The panel discussion was the first in a diverse lineup of events scheduled during Elon's month-long Martin Luther King Jr. Celebration.
A discussion about race, diversity and the “American Dream” marked the start of Elon’s month of events celebrating the life and legacy of Dr. Martin Luther King Jr.
Dozens of Elon students, faculty and staff attended a campus gathering and panel discussion titled “The American Dream” inside the Moseley Center’s McKinnon Hall on Jan. 6. The panel featured Eukela Little ’22, Amy Zheng ’20, Jubitza Figueroa ’21 and Madison Holmes ’22. Derrick Luster ’20, a student coordinator in the area of black student success in the Center for Race, Ethnicity and Diversity Education, moderated the discussion.
Aligning with the theme of the event, the conversation focused on the “American Dream,” issues facing marginalized communities in their pursuit of that dream, and the importance of solidarity across races in helping all people achieve their goals.
“There’s no one direction of oppression; it goes back and forth,” said Zheng. “Everyone has a responsibility to start the conversation, to hear people out, to understand perspectives. That’s one way to step toward the idea of an ‘American Dream’ is to accept everyone for who they are and accept everything that has happened to different groups of people.”
The discussion also focused on Elon’s role in providing students with resources to achieve their individual dreams and ways to continue improving the campus environment for all students.
“The professors and staff on campus are incredibly helpful when it comes to talking to students and just being there for us,” Figueroa said. “And events like this panel where students get to talk about their life experiences and their opinions on difficult topics I think gives us a voice and allows us to talk about what’s impacting us.”
Luster and other members of the CREDE worked to present the entirely student-organized event. He says it is crucial that students play a meaningful role in this and other campus discussions.
“I think often within a university, it’s easy for the student voice to get lost,” he said. “I think it’s important that students have a platform to voice their concerns, their experiences, and I think it informs decisions made by professors and administrators in a much greater way.”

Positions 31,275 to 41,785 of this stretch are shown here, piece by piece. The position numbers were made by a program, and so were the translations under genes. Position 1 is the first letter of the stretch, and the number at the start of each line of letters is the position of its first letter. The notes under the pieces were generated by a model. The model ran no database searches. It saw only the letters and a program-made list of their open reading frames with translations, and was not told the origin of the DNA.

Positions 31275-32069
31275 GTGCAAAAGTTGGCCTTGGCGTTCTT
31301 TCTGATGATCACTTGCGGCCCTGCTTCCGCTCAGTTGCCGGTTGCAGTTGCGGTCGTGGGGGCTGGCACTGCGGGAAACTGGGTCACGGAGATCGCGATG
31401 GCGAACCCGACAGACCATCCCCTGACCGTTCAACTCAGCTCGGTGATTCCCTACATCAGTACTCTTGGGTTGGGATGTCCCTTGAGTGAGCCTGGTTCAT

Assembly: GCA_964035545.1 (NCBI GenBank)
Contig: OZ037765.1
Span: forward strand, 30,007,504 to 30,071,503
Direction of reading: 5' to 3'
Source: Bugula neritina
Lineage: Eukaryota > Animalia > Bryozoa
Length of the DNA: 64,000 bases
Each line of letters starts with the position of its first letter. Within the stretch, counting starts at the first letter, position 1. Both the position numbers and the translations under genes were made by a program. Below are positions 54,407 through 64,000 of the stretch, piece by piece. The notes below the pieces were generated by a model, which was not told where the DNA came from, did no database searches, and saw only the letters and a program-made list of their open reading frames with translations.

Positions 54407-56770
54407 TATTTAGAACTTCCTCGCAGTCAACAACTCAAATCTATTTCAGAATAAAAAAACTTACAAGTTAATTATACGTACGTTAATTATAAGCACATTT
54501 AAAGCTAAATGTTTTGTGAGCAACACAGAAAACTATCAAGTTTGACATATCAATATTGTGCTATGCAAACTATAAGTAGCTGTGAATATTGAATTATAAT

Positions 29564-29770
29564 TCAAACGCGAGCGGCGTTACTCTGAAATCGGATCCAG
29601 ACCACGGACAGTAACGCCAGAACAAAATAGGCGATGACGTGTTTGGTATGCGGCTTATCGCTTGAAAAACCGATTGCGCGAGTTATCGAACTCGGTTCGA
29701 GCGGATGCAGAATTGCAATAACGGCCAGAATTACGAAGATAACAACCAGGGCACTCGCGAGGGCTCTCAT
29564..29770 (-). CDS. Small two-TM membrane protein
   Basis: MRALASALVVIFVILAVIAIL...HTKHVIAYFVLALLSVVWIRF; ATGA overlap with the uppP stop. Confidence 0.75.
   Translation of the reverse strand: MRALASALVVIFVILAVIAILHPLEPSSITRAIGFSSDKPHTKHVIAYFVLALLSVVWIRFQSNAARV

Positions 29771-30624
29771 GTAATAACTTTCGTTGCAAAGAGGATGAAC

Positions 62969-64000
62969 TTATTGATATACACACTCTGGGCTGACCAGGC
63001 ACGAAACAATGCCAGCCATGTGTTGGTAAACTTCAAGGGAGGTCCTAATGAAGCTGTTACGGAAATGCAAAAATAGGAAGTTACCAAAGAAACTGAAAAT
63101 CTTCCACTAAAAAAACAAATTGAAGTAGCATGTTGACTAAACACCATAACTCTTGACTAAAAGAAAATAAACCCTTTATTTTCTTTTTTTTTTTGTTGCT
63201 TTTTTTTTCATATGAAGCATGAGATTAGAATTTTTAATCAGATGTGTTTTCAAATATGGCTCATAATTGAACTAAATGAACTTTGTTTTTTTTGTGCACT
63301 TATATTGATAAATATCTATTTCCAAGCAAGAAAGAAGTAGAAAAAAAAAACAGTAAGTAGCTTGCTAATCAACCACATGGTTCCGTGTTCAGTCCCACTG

The community gathering and panel discussion served as the first event in Elon’s month-long Martin Luther King Jr. Celebration. The CREDE has organized a wide variety of events including discussions, service projects, and more to engage Elon students, faculty, staff and neighbors throughout the month of January.
“I think the MLK Celebration is a great way to start the calendar year,” said Brandon Bell, assistant director of the CREDE. “It’s a great way to start the Winter Term and spring semester, really thinking about our renewed personal commitment to issues of equity, diversity and inclusion.”
The theme of the 2020 MLK Celebration is “The American Dream,” inspired by King’s essay of the same name presented at Drew University on Feb. 5, 1964. In the speech, King cites racism, segregation, discrimination and violence as major deterrents to actualizing the American Dream for all.
The celebration will focus on anti-racism as essential in practice for democracy and the advancement of American society. The goal of each event is to advance the theoretical understanding of racism and explore its impact with the hope that this knowledge builds the capacity of participants to dismantle racism in all facets of modern society.
For a full list of 2020 Martin Luther King Jr. Celebration events, click here.